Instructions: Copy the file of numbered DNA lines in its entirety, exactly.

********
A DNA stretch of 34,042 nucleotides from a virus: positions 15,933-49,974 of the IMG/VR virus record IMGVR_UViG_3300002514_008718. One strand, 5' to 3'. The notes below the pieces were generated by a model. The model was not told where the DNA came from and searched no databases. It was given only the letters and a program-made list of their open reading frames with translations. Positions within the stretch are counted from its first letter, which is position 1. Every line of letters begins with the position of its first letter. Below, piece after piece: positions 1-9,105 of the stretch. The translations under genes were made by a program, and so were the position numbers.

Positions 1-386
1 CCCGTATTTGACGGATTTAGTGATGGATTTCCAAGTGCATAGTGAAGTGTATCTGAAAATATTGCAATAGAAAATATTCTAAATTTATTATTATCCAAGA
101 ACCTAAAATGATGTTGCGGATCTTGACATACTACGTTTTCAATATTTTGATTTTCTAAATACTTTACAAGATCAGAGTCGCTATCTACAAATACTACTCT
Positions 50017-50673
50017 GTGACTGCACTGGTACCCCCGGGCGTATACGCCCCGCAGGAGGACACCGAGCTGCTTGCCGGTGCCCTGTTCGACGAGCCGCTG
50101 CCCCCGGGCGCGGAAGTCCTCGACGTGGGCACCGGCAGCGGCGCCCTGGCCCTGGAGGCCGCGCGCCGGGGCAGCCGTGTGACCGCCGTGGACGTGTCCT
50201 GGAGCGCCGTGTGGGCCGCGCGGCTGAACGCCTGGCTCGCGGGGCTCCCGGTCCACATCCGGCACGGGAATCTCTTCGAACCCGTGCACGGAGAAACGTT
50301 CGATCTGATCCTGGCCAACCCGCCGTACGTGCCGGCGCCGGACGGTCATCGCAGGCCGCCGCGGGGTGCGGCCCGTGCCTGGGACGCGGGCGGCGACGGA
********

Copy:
A DNA stretch of 34,042 nucleotides from a virus: positions 15,933-49,974 of the IMG/VR virus record IMGVR_UViG_3300002514_008718. One strand, 5' to 3'. The notes below the pieces were generated by a model. The model was not told where the DNA came from and searched no databases. It was given only the letters and a program-made list of their open reading frames with translations. Positions within the stretch are counted from its first letter, which is position 1. Every line of letters begins with the position of its first letter. Below, piece after piece: positions 1-9,105 of the stretch. The translations under genes were made by a program, and so were the position numbers.

Positions 1-386
1 CCCGTATTTGACGGATTTAGTGATGGATTTCCAAGTGCATAGTGAAGTGTATCTGAAAATATTGCAATAGAAAATATTCTAAATTTATTATTATCCAAGA
101 ACCTAAAATGATGTTGCGGATCTTGACATACTACGTTTTCAATATTTTGATTTTCTAAATACTTTACAAGATCAGAGTCGCTATCTACAAATACTACTCT
Positions 50017-50673
50017 GTGACTGCACTGGTACCCCCGGGCGTATACGCCCCGCAGGAGGACACCGAGCTGCTTGCCGGTGCCCTGTTCGACGAGCCGCTG
50101 CCCCCGGGCGCGGAAGTCCTCGACGTGGGCACCGGCAGCGGCGCCCTGGCCCTGGAGGCCGCGCGCCGGGGCAGCCGTGTGACCGCCGTGGACGTGTCCT
50201 GGAGCGCCGTGTGGGCCGCGCGGCTGAACGCCTGGCTCGCGGGGCTCCCGGTCCACATCCGGCACGGGAATCTCTTCGAACCCGTGCACGGAGAAACGTT
50301 CGATCTGATCCTGGCCAACCCGCCGTACGTGCCGGCGCCGGACGGTCATCGCAGGCCGCCGCGGGGTGCGGCCCGTGCCTGGGACGCGGGCGGCGACGGA